Republicans v. Obama On Iran: Fewer Differences Than You’d Think

The differences between the parties when it comes to Iran are far less substantial than the candidate's rhetoric would suggest.

To listen to the rhetoric coming from the Republican candidates for President, you would think that President Obama has completely mishandled the issue of Iran’s nuclear program and endangered American interests in the process. He’s done nothing as Iran continues to inch ever closer to the point where it will be able to make a nuclear device of some kind, they say. And he’s failing to stand behind Israel as they face what is claimed to be an existential threat. When you actually look behind the rhetoric at what the candidates are proposing, it’s basically the same thing that the President is doing right now:

To rein in Tehran’s nuclear ambitions, Mitt Romney says he would conduct naval exercises in the Persian Gulf to remind Iran of American military might. He would try to ratchet up Security Council sanctions on Iran, targeting its Revolutionary Guards, and the country’s central bank and other financial institutions. And if Russia and China do not go along, he says, the United States should team up with other willing governments to put such punitive measures in place.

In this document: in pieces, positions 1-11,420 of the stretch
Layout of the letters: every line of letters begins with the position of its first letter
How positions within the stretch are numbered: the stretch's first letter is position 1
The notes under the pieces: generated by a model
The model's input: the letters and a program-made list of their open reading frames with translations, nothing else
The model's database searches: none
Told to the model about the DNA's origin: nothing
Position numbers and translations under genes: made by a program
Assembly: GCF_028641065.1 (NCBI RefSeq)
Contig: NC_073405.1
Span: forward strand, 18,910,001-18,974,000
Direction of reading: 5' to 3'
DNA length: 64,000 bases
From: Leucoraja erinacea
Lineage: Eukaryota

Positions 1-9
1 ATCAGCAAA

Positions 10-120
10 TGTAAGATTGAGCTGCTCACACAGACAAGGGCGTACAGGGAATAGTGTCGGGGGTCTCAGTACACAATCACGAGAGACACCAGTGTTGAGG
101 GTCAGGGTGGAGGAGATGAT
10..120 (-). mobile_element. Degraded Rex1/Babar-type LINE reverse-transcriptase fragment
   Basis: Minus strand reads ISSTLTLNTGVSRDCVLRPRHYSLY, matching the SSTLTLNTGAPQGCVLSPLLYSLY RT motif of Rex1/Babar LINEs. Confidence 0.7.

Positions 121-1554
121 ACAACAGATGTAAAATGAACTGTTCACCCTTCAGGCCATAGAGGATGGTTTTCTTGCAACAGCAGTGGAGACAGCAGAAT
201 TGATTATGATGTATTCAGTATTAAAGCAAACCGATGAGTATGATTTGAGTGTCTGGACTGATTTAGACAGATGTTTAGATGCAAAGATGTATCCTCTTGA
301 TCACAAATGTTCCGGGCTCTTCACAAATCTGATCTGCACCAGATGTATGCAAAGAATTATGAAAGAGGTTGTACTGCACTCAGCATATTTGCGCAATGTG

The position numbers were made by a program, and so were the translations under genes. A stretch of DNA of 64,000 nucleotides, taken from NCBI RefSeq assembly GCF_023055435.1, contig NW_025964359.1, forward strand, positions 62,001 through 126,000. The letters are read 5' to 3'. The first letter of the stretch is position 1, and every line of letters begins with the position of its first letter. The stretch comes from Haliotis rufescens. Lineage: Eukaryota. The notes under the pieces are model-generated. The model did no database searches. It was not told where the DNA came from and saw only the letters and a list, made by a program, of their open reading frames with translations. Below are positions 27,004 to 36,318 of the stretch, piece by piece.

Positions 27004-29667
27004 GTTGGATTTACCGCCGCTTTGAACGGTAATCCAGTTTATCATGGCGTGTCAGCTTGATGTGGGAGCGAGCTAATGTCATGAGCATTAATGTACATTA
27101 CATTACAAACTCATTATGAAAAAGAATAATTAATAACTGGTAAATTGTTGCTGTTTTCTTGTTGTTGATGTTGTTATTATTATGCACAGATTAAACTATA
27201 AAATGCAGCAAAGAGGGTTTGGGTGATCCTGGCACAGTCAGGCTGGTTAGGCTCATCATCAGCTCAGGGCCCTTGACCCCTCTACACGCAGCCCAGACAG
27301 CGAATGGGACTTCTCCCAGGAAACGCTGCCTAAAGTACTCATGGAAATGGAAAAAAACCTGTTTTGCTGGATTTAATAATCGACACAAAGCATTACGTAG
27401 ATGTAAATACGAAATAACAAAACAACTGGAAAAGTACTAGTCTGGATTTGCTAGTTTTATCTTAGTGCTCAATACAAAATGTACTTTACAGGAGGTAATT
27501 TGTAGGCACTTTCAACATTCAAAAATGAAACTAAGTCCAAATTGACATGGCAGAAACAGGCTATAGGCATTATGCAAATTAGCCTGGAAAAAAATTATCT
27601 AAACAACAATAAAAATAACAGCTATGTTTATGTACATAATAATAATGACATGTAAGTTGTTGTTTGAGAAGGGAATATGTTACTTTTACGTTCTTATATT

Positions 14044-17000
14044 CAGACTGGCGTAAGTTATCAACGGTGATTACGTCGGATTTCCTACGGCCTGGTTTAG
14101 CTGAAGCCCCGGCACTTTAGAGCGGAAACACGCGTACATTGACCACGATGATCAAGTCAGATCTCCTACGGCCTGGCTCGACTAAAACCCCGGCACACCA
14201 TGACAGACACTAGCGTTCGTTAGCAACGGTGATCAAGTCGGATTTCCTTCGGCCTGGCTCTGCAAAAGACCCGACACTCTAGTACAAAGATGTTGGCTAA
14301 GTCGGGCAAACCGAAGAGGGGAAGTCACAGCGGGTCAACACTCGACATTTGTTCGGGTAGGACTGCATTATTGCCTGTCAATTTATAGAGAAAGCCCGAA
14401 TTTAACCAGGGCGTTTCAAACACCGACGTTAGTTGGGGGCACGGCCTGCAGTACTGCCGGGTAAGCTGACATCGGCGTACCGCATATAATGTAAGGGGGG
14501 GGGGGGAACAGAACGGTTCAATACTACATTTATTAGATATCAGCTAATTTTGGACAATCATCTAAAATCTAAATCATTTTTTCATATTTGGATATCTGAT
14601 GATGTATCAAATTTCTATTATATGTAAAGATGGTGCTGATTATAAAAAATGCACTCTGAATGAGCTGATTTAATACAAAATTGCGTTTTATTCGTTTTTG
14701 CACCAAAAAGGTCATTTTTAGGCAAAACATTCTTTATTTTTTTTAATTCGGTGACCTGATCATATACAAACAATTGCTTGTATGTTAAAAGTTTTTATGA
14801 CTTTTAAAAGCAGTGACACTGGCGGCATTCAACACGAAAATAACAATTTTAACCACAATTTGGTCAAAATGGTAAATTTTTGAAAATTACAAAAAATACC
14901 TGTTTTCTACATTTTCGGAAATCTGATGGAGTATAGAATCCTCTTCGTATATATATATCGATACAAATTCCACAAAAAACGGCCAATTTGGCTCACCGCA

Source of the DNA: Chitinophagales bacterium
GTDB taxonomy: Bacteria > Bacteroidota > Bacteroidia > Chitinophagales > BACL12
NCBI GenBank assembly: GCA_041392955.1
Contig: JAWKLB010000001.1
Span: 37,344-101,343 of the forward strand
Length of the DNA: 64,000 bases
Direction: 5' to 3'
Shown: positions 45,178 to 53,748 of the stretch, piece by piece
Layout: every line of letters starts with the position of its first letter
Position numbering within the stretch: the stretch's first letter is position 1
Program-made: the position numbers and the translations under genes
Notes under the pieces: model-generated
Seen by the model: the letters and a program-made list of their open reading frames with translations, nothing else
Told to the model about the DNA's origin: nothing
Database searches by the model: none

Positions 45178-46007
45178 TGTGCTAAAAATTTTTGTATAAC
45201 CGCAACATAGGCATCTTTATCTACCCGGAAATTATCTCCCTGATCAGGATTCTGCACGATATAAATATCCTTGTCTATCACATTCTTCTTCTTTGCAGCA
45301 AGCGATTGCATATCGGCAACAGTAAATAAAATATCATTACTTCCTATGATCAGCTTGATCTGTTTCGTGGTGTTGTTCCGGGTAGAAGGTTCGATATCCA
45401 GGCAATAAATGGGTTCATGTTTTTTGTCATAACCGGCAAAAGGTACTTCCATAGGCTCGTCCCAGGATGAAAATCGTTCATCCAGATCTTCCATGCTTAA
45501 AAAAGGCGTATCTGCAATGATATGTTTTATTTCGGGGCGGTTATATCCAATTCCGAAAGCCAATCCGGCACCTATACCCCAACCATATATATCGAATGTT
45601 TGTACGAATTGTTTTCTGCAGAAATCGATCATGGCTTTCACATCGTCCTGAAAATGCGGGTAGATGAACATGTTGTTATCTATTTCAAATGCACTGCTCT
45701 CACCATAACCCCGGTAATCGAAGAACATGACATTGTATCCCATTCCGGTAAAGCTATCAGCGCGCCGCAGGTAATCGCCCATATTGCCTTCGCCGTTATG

As it turns out, that amounts to what President Obama is doing.

As their tone on Iran escalates in advance of appearances via satellite Tuesday morning before the country’s most influential pro-Israel lobbying group, the Republican candidates for president have tried to draw stark contrasts between themselves and Mr. Obama when it comes to stopping Iran from getting a nuclear weapon. Mr. Obama’s Iran strategy, Rick Santorum said recently on “Meet the Press” on NBC, risked turning the United States into a “paper tiger.” Newt Gingrich said that on Iran, “we’re being played for fools.”

On Sunday, Mr. Romney, appearing in Atlanta, offered this: “If Barack Obama gets re-elected, Iran will have a nuclear weapon.” And on Monday, he wrote an op-ed article in The Washington Post comparing Mr. Obama to President Jimmy Carter, who he said “fretted in the White House” as Iran held American hostages for 444 days.

Mr. Obama and his backers have cried foul, saying the Republican candidates, in the quest to appear tough, are playing a dangerous game that could end up driving Iran closer to a nuclear weapon, as Mr. Obama implied in his own address Sunday to a pro-Israel group, the American Israel Public Affairs Committee.